Grafting can be challenging and it can take some practice to get it right but in the end, it's worth it. It's always important to make clean cuts and align the cambium layers properly to ensure a successful graft.

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Simple Ground Layering

Here are some step-by-step instructions for ground layering trees as a propagation method. There are several methods of layering but for the purpose of this article, we are concentrating on this one method.

  1. Select a low-lying, healthy branch that has not yet flowered.
  2. Using a sharp knife or pruning shears, make a clean cut through the bark on the underside of the branch (approximately six inches from the tip of the branch).
  3. Peel back the bark to expose the cambium layer.
  4. Dust the exposed cambium with rooting hormone powder, which will encourage the formation of healthy roots.
  5. Bend the branch down to the ground and secure it in place with a garden staple.
  6. Cover the area where the branch touches the ground with soil, leaving the tip exposed. Water the soil to keep it moist but not waterlogged.
  7. It can take several months for the branch to develop a strong root system. Periodically check for adequate moisture and for the formation of roots. It may take more than one season before the layer is ready to be removed for transplanting. You can test to see if the roots are ready by gently tugging on the branch. If you are met with resistance, it is probably ready to be cut away from the parent tree.
  8. When you cut the branch off from the parent tree, be careful not to damage the new roots.
  9. Plant the rooted branch in your chosen location and water it well. Watering is crucial for a tree’s roots to adapt and grow into its surrounding soil. If you feel the soil a few inches deep and it is dry or slightly damp, add some water.
Garden staples that aid in simple ground layering. They are available at most nurseries, garden centers and online.

Garden staples that aid in simple ground layering. They are available at most nurseries, garden centers and online.

Tree Cuttings

Propagating trees from cuttings is a simple method that works for deciduous and evergreen tree varieties. Successful cuttings will become a new tree that is identical to the parent tree. For this method, take your cuttings from branches that are less than a year old. Some of the most popular fruit trees that can successfully grow from cuttings include the following:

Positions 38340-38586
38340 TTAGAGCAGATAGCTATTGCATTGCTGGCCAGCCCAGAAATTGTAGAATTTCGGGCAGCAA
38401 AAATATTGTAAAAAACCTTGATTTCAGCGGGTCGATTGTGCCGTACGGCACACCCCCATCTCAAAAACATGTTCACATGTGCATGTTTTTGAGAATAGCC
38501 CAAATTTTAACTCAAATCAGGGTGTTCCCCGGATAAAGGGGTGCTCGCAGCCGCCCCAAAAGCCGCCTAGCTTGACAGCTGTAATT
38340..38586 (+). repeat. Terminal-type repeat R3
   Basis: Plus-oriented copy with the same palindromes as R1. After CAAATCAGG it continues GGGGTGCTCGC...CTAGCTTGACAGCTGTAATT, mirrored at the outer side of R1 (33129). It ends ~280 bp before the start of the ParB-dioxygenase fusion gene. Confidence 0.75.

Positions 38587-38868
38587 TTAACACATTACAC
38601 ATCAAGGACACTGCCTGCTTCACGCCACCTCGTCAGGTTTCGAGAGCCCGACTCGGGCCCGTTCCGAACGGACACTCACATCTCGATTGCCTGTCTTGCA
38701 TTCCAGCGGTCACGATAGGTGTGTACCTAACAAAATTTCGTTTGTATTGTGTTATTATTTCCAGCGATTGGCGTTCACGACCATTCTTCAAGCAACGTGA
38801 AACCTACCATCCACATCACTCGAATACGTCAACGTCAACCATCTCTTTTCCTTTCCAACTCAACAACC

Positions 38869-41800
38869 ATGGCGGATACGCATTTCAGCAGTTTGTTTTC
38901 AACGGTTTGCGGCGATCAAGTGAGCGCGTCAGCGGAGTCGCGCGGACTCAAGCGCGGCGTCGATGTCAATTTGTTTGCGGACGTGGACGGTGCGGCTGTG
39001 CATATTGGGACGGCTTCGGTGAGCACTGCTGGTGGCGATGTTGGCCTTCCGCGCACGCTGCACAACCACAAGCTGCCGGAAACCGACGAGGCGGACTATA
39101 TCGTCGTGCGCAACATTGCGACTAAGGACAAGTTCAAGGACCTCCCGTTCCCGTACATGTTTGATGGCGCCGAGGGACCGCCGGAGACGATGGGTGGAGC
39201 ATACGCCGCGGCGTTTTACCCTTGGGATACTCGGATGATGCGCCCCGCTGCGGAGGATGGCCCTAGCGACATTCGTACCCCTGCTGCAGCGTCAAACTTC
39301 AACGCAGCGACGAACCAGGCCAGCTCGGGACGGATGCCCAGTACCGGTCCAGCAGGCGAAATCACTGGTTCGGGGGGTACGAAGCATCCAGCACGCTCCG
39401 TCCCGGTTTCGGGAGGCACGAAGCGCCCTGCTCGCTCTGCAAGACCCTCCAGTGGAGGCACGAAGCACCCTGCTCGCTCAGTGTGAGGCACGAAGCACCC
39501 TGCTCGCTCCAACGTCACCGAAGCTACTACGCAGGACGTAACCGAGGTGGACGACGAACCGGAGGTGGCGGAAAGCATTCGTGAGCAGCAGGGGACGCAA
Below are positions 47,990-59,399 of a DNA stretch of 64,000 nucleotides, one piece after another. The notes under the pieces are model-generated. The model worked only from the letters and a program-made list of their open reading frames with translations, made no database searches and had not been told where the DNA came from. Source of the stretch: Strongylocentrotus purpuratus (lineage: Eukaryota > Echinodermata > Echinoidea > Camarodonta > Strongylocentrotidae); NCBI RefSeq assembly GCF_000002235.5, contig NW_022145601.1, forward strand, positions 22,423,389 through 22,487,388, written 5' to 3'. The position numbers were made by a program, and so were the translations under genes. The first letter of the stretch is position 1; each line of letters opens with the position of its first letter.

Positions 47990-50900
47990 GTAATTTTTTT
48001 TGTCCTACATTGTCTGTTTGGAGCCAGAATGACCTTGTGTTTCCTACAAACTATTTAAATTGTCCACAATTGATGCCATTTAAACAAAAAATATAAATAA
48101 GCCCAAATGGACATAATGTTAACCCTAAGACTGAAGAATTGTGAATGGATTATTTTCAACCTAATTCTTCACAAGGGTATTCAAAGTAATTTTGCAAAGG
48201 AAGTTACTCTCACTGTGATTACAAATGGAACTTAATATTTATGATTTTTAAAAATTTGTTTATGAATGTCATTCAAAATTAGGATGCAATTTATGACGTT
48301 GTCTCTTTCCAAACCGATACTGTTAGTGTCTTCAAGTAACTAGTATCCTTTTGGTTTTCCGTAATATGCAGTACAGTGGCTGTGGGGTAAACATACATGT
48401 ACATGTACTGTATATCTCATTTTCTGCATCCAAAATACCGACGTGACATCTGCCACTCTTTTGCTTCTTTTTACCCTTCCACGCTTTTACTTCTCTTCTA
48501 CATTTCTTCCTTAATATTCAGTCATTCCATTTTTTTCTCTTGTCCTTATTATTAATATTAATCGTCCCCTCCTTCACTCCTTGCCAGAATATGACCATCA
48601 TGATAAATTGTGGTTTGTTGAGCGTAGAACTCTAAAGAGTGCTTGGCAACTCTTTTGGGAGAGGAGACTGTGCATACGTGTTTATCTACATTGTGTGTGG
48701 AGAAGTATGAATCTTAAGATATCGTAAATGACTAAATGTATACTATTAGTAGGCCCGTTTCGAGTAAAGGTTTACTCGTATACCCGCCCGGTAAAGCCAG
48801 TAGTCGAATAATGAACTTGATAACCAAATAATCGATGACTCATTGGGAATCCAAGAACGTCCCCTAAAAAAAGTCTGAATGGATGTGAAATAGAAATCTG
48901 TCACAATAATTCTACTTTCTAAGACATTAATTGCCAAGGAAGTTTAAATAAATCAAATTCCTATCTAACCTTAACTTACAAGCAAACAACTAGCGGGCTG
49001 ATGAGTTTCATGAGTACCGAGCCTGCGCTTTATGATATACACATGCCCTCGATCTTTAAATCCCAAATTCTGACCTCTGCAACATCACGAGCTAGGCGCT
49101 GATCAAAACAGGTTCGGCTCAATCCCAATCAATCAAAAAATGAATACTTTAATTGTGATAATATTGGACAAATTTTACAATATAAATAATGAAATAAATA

• Apple
  • Apricot
  • Blueberry
  • Cherry
  • Currants
  • Elderberry
  • Gooseberry
  • Peach
  • Pear
  • Plum

Deciduous trees such as maples and oaks can be grown from cuttings, along with many evergreen tree species. Some other popular trees that you can grow from cuttings include Olive, Locust, Juniper, Willow and Fig trees.

Follow these instructions for taking your cuttings and getting them properly planted.

  1. Choose a healthy, non-flowering branch on the tree you want to propagate. The branch should be firm and have at least two leaf nodes.
  2. Using a sharp, clean knife or pruning shears, cut the branch into sections that are 4-6 inches long. Each section should contain at least one leaf node.
  3. Remove the leaves from the bottom half of each cutting to prevent the cuttings from rotting while they are rooting.
  4. Dip the cut end of each cutting into rooting hormone powder or gel to encourage root growth.
  5. Fill a pot with a well-draining rooting medium, such as perlite or vermiculite.
  6. Plant the cuttings in the rooting medium and be sure to firm the medium around the base of each cutting so there is good contact with the soil.
  7. Water the cuttings well and place the pot or tray in a warm, sunny location.
  8. Keep the soil moist but not waterlogged, misting the cuttings regularly to keep the leaves from drying out.
  9. It can take several weeks or months for the cuttings to root and grow into new trees. To check for root growth, tug gently on the cuttings. If you are met with resistance, they have more than likely been successfully rooted.



This content is accurate and true to the best of the author’s knowledge and is not meant to substitute for formal and individualized advice from a qualified professional.

© 2023 Mike and Dorothy McKenney